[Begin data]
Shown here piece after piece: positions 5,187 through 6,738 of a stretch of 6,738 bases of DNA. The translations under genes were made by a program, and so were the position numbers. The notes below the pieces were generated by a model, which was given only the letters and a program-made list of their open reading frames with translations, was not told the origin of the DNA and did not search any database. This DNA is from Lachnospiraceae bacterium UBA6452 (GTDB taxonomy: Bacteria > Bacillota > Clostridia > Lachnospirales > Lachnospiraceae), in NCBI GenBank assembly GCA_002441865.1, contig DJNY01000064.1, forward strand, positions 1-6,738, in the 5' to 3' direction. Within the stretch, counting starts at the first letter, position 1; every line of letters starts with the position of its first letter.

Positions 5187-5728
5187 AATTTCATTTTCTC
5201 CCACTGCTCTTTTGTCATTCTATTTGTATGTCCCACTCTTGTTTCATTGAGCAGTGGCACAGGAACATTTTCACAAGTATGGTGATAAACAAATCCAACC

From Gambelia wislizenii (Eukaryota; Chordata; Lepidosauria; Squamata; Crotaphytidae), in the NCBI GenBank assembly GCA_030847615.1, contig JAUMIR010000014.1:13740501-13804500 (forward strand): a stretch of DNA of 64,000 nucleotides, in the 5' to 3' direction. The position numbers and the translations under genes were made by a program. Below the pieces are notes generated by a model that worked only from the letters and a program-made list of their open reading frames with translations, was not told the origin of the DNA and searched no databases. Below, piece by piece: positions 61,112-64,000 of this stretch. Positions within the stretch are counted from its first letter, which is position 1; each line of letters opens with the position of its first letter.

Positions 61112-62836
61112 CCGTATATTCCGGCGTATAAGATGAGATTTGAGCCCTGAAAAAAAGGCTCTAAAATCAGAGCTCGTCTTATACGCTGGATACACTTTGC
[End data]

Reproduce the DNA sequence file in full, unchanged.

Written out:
Shown here piece after piece: positions 5,187 through 6,738 of a stretch of 6,738 bases of DNA. The translations under genes were made by a program, and so were the position numbers. The notes below the pieces were generated by a model, which was given only the letters and a program-made list of their open reading frames with translations, was not told the origin of the DNA and did not search any database. This DNA is from Lachnospiraceae bacterium UBA6452 (GTDB taxonomy: Bacteria > Bacillota > Clostridia > Lachnospirales > Lachnospiraceae), in NCBI GenBank assembly GCA_002441865.1, contig DJNY01000064.1, forward strand, positions 1-6,738, in the 5' to 3' direction. Within the stretch, counting starts at the first letter, position 1; every line of letters starts with the position of its first letter.

Positions 5187-5728
5187 AATTTCATTTTCTC
5201 CCACTGCTCTTTTGTCATTCTATTTGTATGTCCCACTCTTGTTTCATTGAGCAGTGGCACAGGAACATTTTCACAAGTATGGTGATAAACAAATCCAACC

From Gambelia wislizenii (Eukaryota; Chordata; Lepidosauria; Squamata; Crotaphytidae), in the NCBI GenBank assembly GCA_030847615.1, contig JAUMIR010000014.1:13740501-13804500 (forward strand): a stretch of DNA of 64,000 nucleotides, in the 5' to 3' direction. The position numbers and the translations under genes were made by a program. Below the pieces are notes generated by a model that worked only from the letters and a program-made list of their open reading frames with translations, was not told the origin of the DNA and searched no databases. Below, piece by piece: positions 61,112-64,000 of this stretch. Positions within the stretch are counted from its first letter, which is position 1; each line of letters opens with the position of its first letter.

Positions 61112-62836
61112 CCGTATATTCCGGCGTATAAGATGAGATTTGAGCCCTGAAAAAAAGGCTCTAAAATCAGAGCTCGTCTTATACGCTGGATACACTTTGC